4,615 views

Moab, Fashion, Glamour, Beauty and Nude Photography Workshop

Playboy Playmate Holley Dorrough in an old mine shack in the Moab.

Event: Moab, Fashion, Glamour, Beauty & the Nude Photography Workshop
Date: 9/22-26, 2016 (Arrive on Thursday, Sept. 22nd, 2016, depart on Monday, Sept. 26th, 2016.)
Venue: Moab, Utah
Details: All previous Moab workshops sell out fast! May 2010, 2011, 2012, 2013, 2014 and 2015 workshops all sold-out early! June 2016 is Sold out too!
Note: This workshop is limited in size. Back by popular demand!

Interesting rock formations in the Moab make for great locations!

Interesting rock formations in the Moab make for great locations!

Ever want to get away, like to really get away from the hustle and bustle of the city and photograph five beautiful models in the Moab desert? We’ve got an exclusive deal just for you that allows you to shoot & learn.

This is also the weekend where the sun and moon set together which makes for some great astrophotography possibilities outside the workshop hours!

Fly into either Salt Lake City or Grand Junction, rent a car, prefer an SUV or 4-wheel-drive truck, and take the scenic drive down to Moab. You can fly directly into Moab, but flights are very limited. Once there, stay at our recommend hotel, or a hotel of your choice, then be prepared to shoot for two and a half solid days in the Moab environment plus a half day of photo critiques of your work. This semi-private instruction workshop is very limited in size.

If you haven’t seen my portfolio of images on RolandoGomez.com, called Moab Light, check it out now to get an idea what to expect.

Special Hot Button

This secure PayPal button below will give you an additional $1,000 off right now! This button and text will disappear soon, so act now! This is our daily special hot button! Better hurry! This button’s price is only $1499! Save $1,000 right now of the early price of $2499!




Special Hot Button

1. You must pay for your own lodging, meals and travel, we’ll provide suggestions.

2. You must be physically fit enough to walk a city block and lift 25 lbs. We will provide some lighting equipment, but don’t hesitate to bring your on camera flash if you’d like, though not required.

3. You must have the passion to photograph up to five beautiful models and patient enough for them to change into wardrobe. The type of photography is fashion, glamour, beauty and nude photography.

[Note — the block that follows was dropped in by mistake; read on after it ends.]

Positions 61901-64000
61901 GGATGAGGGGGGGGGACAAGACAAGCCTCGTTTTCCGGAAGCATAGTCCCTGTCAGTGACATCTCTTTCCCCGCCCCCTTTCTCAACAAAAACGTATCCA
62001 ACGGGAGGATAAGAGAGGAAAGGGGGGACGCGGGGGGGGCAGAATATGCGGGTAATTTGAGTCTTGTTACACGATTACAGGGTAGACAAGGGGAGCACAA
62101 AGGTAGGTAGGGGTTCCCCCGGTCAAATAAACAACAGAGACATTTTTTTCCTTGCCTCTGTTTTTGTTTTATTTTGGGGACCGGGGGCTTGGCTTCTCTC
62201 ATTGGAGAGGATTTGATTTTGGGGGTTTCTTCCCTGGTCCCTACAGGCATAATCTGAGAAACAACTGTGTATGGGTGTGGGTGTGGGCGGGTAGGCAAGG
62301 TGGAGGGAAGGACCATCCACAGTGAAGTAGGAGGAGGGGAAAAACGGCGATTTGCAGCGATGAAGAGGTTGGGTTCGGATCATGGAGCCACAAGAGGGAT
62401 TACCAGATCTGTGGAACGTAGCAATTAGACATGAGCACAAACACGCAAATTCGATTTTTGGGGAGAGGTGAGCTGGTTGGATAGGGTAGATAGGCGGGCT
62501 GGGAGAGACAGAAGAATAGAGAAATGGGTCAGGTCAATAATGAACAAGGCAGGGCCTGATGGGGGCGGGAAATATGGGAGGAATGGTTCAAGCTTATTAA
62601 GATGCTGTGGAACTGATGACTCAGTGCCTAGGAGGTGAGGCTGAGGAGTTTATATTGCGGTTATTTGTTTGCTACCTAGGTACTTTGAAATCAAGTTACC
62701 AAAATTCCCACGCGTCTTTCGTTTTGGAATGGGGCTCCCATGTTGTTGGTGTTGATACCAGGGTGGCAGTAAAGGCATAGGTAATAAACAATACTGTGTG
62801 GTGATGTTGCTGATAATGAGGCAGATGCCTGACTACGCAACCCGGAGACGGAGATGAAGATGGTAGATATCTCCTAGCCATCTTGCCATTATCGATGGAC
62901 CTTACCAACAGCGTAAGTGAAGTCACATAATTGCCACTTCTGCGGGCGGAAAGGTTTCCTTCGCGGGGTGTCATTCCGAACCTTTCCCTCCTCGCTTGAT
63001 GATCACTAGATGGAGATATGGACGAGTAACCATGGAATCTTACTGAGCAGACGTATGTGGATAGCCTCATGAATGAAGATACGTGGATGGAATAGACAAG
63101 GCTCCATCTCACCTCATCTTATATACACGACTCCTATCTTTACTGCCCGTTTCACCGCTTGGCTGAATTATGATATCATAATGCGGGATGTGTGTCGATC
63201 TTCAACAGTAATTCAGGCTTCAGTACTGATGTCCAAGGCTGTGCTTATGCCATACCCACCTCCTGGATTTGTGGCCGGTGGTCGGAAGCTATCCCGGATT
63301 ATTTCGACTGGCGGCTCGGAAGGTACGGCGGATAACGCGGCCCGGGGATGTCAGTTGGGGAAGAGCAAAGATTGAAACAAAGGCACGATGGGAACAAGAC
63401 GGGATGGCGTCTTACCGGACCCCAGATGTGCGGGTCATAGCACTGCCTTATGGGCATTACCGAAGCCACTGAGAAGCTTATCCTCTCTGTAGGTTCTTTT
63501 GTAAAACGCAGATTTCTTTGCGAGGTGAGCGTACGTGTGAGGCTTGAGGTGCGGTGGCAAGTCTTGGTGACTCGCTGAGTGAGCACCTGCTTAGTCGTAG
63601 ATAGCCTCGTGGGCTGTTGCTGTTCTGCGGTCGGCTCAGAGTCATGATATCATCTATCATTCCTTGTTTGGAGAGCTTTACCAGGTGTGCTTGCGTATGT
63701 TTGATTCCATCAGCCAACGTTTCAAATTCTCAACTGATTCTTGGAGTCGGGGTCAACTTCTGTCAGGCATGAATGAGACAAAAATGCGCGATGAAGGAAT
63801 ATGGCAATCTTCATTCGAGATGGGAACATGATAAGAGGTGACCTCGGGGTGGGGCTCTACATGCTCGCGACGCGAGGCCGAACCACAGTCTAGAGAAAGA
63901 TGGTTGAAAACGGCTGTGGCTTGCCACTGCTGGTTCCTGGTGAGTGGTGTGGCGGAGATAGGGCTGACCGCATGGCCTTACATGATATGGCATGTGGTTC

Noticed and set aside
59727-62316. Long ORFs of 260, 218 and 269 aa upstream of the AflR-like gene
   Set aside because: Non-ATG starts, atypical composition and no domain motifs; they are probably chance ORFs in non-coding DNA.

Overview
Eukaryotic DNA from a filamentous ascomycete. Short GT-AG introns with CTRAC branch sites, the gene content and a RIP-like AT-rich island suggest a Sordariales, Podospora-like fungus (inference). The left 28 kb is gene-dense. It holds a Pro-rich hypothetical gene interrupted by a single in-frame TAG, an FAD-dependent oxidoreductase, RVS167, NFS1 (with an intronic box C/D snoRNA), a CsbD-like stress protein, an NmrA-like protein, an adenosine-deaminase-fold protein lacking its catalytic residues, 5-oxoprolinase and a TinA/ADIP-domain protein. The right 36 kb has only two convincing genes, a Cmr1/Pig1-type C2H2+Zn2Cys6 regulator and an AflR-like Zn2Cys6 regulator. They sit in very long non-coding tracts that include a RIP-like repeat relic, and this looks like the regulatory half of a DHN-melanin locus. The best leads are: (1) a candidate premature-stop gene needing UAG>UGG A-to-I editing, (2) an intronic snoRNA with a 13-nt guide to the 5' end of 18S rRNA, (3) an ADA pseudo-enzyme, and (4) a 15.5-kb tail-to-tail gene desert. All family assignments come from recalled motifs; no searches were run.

4. These are long days, which means late dinners along with early mornings—you will get tired by the time you have to leave, but you will treasure every moment and leave with amazing photos.

Photo from our May 2014 Moab Photography Workshop taken during the Golden Hour.

5. Camera requirements are any type of camera, preferably 35mm DSLR or SLR, medium or large format is optional. Lens focal range, from 24mm to 300mm, though a typical 70-200mm lens is all you need. A back-up drive to download your images every evening and/or laptop computer is highly recommended.

6. Professionalism is required, we’re there to capture beautiful images of beautiful models in a remote, but beautiful location. Safety is number one.

7. The cost, $2499. Use the secure, PayPal button below for payment.

We’ve used PayPal now for almost 16-years securely and you can take up to six months to pay! If you prefer a different payment method, please contact me with all your contact information including phone number and best time to call.




If you can meet the requirements and you have the passion to create some beautiful, unique images, this is the workshop for you. 2016 is a limited workshop schedule, so this is a first-come, first-serve event and due to limited photography slots, this workshop has a tighter cancellation policy (see below).

Moab Photography Workshop

Playboy Playmate Holley Dorrough at our Moab photography workshop.

Model releases for this event is $100 per model at the end of the event ($500 total for the entire event). These are mandatory releases, not optional like other workshops, paid on the last day of the event. These releases are provided and allow you to use the images for commercial use and the only restriction is prohibitions for adult related material—nudes are artistic and glamour nude only. This workshop is open to all levels, but places an emphasis that you seriously want to capture some great photos and take your photography up to the next level!

You are required to arrive no later than 7:00 p.m., local time, in the Moab on a Thursday and meet at a central location that evening, then be prepared to shoot all day on Friday, Saturday and Sunday. Departure is on Monday on your own or when you choose. Hotel recommendations will be provided, most hotels are close together and average from $100 to $150 per night but we have a preferred location that has a special workshop rate, but only revealed to you upon booking your workshop slot. Breakfast, lunch, dinner, and lodging are not included.

Artistic, glamour and exotic nudes will be available in this location.